Wednesday, July 23, 2008

Lava is a pretty cool type of rock that almost everybody loves. Molten rock, as it is also known, since the rock is so heated up that it turns to the liquid form, can end up in different textures and different consistencies as it cools. As you can see by the pictures we have two very different looking rocks. One looks sharp, ridged, and would hurt if you walked on in bare feet (see below). This type of lava rock is called Aa (pronounced ah-ah), somewhat like the sound you would make if you were to walk on it with bare feet. The other picture shows an example of the other type of lava rock. This one is called Pahoehoe (pronounced puh-hoy-hoy). It is more smooth and ropey looking. According to this picture it would also hurt to stand on it with bare feet because it is still hot. The consistancy of lava rock is often basalt but can be classified as other types.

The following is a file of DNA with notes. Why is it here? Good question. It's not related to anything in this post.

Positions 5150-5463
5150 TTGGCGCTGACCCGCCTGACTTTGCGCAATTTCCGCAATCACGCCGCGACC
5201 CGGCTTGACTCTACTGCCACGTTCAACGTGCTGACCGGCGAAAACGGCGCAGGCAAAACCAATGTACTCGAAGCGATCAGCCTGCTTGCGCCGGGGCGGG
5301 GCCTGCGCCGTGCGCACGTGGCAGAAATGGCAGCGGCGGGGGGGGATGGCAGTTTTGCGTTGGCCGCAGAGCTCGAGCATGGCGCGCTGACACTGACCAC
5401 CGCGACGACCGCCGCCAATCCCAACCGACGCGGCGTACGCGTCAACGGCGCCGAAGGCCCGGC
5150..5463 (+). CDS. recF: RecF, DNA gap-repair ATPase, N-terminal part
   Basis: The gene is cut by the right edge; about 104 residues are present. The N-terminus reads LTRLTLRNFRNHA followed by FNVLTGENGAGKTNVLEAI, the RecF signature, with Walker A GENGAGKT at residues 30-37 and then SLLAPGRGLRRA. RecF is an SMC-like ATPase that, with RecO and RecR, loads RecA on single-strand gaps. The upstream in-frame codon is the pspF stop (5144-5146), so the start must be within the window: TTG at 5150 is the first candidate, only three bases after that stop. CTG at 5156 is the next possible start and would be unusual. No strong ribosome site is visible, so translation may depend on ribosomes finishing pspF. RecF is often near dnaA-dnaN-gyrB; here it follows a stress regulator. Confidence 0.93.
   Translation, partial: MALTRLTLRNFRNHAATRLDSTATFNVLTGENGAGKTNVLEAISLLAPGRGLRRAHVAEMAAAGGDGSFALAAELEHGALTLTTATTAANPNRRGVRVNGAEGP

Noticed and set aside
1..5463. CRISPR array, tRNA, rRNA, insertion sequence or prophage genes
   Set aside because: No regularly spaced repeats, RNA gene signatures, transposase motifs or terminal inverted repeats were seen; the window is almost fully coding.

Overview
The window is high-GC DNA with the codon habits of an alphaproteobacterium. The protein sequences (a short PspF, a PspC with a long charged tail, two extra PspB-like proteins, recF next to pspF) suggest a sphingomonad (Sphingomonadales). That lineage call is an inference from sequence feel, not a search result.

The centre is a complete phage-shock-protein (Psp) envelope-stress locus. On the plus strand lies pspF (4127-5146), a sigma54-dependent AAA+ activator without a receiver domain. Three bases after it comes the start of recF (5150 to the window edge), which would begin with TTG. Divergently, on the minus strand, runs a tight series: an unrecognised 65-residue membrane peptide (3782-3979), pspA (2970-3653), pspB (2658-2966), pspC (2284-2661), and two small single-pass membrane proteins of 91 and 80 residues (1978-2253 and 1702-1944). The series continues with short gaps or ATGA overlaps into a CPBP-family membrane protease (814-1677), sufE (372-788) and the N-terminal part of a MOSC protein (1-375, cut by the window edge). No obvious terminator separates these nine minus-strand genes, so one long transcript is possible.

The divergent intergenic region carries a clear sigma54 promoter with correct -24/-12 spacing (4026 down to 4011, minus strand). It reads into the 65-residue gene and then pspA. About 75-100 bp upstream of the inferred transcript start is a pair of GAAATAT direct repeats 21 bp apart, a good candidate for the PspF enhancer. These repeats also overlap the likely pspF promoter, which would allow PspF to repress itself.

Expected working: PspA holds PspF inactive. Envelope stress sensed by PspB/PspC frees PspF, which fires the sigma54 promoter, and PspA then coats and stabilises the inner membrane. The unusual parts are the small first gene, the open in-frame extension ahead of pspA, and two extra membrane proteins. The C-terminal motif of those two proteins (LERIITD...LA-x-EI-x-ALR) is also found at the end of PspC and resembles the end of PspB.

One may ask why these two different types of lava rock form. There can be several factors that influence why they form differently, but the main principle is the viscosity of the magma. Viscosity is defined as "the resistance to flow." If something has a high viscosity, it has a high resistance to flow, such as cold honey. Cold honey is lumpy and difficult to get out of the bottle. Low viscosity or a low resistance to flow would be like honey that has been heated up and runs easily out of the bottle. Some factors that affect viscosity is the temperature of a material and the amount of water in a material.